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MARSDAILY
Mars Rover's 'Gagarin' Moment Applauded Exploration

NASA's Mars Exploration Rover Opportunity used its rock abrasion tool on a rock informally named "Gagarin" during the 401st and 402nd Martian days, or sols, of the rover's work on Mars (March 10 and 11, 2005). Image credit: Image credit: NASA/JPL-Caltech/Cornell Univ./ASU.
by Staff Writers
Pasadena CA (JPL) Apr 15, 2011
A flat, light-toned rock on Mars visited by NASA's Mars Exploration Rover in 2005 informally bears the name of the first human in space, Yuri Gagarin, who rode into orbit in the Soviet Union's Vostok-1 spacecraft on April 12, 1961.

The team using Opportunity to explore the Meridiani Planum region of Mars since 2004 chose "Gagarin" for what they would call the rock that the rover examined beside "Vostok" crater. A target for close-up examination on Gagarin is called "Yuri."

To commemorate Gagarin's flight, a color image of the rock on Mars has been posted here. The image combines frames taken through three different filters by Opportunity's panoramic camera.

Early accomplishments in the Space Age inspired many of the researchers exploring other planets robotically today, who hope their work can, in turn, help inspire the next generation.

"The 50th anniversary of mankind's first fledgling foray into the cosmos should serve as an important reminder of the spirit of adventure and exploration that has propelled mankind throughout history," said Mars rover science team member James Rice of NASA Goddard Space Flight Center, Greenbelt, Md. "We are a species of explorers; it is encoded into our very DNA."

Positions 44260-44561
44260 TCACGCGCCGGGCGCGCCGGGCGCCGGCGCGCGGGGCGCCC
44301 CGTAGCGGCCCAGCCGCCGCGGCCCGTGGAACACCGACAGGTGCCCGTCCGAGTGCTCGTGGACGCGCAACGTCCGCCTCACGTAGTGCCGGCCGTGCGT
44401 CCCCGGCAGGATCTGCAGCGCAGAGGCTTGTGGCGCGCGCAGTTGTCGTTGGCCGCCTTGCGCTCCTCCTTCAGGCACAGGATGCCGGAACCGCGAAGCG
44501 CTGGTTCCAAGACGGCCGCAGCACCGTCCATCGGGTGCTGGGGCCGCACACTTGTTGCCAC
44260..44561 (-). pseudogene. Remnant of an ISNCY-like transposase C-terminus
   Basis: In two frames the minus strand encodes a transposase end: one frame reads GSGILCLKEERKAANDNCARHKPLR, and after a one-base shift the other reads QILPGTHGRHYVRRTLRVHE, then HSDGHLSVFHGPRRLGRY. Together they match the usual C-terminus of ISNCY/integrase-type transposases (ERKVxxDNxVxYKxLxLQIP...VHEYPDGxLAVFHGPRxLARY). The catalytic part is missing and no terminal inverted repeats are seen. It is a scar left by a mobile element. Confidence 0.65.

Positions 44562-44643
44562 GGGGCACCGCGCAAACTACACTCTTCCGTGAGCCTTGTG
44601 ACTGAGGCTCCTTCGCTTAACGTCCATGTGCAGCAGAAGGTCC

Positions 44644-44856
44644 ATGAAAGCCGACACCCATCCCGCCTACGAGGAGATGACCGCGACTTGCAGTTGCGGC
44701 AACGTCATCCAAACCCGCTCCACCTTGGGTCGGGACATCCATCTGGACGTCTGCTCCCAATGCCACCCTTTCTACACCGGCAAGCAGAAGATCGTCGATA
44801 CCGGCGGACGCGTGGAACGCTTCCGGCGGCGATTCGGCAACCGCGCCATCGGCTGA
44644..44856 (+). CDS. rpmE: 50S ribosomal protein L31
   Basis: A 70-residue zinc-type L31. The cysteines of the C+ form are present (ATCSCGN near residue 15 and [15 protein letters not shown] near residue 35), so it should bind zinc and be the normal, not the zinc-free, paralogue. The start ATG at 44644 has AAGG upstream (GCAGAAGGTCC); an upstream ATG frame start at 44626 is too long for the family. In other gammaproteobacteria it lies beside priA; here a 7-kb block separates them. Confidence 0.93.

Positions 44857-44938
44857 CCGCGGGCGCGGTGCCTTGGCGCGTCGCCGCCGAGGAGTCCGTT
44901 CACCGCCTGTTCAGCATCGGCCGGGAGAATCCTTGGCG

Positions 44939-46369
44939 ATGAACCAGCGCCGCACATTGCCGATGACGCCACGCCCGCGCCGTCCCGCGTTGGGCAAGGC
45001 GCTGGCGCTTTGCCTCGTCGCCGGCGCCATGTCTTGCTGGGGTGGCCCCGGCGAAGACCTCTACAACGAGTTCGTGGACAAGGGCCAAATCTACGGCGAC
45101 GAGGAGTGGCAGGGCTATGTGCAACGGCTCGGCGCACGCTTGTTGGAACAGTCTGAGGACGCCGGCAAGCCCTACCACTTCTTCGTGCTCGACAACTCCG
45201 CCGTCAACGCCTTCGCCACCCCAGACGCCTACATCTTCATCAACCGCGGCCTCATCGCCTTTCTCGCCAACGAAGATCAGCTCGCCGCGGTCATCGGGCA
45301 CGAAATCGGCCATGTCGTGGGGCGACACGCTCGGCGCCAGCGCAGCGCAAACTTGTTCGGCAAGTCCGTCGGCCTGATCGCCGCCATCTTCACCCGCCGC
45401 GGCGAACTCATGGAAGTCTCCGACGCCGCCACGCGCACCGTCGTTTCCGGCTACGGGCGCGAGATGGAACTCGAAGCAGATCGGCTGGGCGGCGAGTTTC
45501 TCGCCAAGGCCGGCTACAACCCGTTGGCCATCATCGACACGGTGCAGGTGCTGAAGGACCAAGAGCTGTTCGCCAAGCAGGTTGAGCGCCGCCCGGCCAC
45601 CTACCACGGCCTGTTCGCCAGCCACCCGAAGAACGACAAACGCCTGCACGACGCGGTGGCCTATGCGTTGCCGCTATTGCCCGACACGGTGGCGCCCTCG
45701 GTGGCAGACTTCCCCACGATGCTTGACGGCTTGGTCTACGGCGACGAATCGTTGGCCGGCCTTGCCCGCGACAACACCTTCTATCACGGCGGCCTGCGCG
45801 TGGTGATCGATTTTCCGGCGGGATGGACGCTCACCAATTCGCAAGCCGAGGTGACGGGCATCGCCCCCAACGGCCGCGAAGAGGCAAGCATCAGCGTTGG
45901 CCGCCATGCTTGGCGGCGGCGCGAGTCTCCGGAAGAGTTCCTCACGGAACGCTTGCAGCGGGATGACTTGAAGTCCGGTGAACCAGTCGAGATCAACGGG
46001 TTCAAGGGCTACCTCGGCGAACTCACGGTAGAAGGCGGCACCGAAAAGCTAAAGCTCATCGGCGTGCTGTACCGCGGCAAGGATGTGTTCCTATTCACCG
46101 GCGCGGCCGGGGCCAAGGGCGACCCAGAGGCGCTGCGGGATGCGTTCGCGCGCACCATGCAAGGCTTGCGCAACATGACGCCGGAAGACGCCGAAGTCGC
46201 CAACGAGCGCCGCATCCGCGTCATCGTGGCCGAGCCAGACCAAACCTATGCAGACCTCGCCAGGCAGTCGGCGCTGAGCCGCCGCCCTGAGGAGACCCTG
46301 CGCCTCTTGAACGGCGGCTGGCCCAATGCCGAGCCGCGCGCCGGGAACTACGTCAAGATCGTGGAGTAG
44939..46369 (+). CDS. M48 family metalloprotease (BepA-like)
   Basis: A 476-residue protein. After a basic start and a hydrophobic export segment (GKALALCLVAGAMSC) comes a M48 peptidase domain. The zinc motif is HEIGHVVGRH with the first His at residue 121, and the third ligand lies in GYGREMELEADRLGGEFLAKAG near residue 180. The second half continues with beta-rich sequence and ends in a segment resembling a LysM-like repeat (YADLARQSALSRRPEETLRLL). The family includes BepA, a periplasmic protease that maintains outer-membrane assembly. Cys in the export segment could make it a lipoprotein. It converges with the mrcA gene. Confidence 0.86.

Rice continued, "Half a century ago Yuri Gagarin was lofted into a totally unknown, remote and hostile environment and in doing so opened up a new limitless frontier of possibilities for mankind. A mere 23 days later another brave human, Alan Shepard, climbed aboard a rocket and ventured into the starry abyss. Their courage and vision continue to inspire and lead us into the unknown. Hopefully, one day in the not too distant future it will lead humanity on a voyage to Mars."

Opportunity and its twin, Spirit, completed their three-month prime missions on Mars in April 2004. Both rovers continued in years of bonus, extended missions. Both have made important discoveries about wet environments on ancient Mars that may have been favorable for supporting microbial life.

Spirit has not communicated with Earth since March 2010. Opportunity remains active. This month, it has passed both the 27-kilometer and 17-mile marks in its total driving distance on Mars.



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MARSDAILY
Several Drives This Week Put Opportunity Over 17-Mile Mark
Pasadena CA (JPL) Apr 12, 2011
Opportunity continues the trek towards Endeavour crater with great dispatch, driving on four of the last six sols. On Sols 2554 and 2556 (April 1 and 3, 2011), the rover drove over 100 meters (328 feet) due east on each sol. On Sol 2558 (April 5, 2011), the drive stopped short at only 64.6 meters (212 feet) of progress when the right bogie angle limit was exceeded. The limit was set ... read more







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